Russian President Vladimir Putin is seizing the opportunity to expand the Kremlin's already formidable apparatus of state repression in the form of thousands of facial recognition cameras that will enable the police to identify and target people participating in street demonstrations long after the coronavirus inevitably recedes.
Rwandan President Paul Kagame has carefully guided the country into a one-party dictatorship since taking power in 2000 and is now deploying security forces and soldiers across the country to enforce Africa's first nationwide lockdown.
Already, according to credible reports, several citizens have been shot dead for allegedly breaking curfew. Instances like these are depressingly common in a country where brave activists, journalists, and opposition leaders have been routinely killed with impunity—apparently by Kagame's own security forces.
The second major category are the opportunistic autocrats, those oppressors who had already moved toward authoritarianism but were facing mounting domestic opposition and have since used the pandemic to violently stifle their activities.
Uganda is a glaring example. President Yoweri Museveni—who has been in power over the course of six successive U.S. presidential administrations—moved to ban opposition rallies well before the country had confirmed a single case of coronavirus.
The pandemic provides ample opportunity to accelerate an evident trend toward authoritarianism.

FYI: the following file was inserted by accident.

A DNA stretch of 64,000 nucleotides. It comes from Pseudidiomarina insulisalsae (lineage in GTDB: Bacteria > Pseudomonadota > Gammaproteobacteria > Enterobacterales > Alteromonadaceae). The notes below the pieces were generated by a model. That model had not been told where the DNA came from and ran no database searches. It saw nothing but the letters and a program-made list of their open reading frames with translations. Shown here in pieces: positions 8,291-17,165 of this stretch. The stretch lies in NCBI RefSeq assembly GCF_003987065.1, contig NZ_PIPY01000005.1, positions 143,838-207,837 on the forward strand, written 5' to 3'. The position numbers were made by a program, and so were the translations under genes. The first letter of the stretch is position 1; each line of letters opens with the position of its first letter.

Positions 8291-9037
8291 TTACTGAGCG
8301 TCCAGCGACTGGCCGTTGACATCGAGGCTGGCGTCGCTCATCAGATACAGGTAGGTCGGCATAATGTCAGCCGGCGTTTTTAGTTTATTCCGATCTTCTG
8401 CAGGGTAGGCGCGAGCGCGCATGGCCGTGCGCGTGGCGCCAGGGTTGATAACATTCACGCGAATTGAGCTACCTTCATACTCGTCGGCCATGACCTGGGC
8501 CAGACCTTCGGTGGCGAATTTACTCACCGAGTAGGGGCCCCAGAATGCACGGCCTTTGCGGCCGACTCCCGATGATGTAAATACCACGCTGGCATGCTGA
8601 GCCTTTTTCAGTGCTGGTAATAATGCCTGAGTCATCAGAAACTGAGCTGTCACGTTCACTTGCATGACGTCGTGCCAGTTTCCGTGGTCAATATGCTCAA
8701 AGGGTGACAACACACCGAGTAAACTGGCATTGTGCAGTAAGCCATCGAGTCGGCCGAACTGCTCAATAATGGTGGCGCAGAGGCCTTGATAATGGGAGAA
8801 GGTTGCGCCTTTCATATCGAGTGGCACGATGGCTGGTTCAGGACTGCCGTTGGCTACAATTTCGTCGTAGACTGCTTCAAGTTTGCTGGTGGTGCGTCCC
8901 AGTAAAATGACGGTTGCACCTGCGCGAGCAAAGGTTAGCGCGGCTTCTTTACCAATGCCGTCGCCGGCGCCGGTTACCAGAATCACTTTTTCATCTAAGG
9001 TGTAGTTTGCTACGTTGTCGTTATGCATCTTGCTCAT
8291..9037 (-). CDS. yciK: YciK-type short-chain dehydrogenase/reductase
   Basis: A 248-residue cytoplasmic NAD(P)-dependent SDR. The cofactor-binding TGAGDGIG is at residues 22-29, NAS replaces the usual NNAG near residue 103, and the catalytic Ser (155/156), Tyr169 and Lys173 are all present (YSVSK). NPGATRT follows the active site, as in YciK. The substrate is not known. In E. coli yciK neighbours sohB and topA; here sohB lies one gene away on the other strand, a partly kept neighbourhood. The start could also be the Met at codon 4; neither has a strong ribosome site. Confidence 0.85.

Museveni is concerned about the growing support for opposition candidates such as the popular musician-turned-lawmaker Bobi Wine of the People Power movement, who has spearheaded his own pandemic response by educating Ugandans on how to combat the virus through popular music.
A prominent People Power colleague, Member of Parliament Francis Zaake—already a frequent target of the Museveni regime—was arrested again last week and reportedly tortured, after being charged with attempted murder for ostensibly ignoring social distancing guidelines while handing out food to his constituents. Those close to Museveni are also sending out feelers to test whether they can postpone elections scheduled for next year.
Meanwhile, Guinea's burgeoning strongman, President Alpha Condé, plowed forward with a highly controversial referendum and local elections on March 22, the results of which will allow him to further extend his 10-year rule, which has turned increasingly violent.
Voter turnout was understandably low, and an internet shutdown compounded an already volatile environment. Nationwide opposition to Condé's plans was repressed with excessive force, with dozens of Guineans losing their lives on the streets, including on the day of the referendum itself.
Beyond the clear public health risks involved, election conditions were inauspicious, as election observers refused to participate or otherwise lend their stamp of legitimacy.
Finally, there is a third category: the clueless authoritarians who appear to have little understanding of the inherent threats to public health that the coronavirus poses, with likely disastrous consequences for their populations and global health writ large.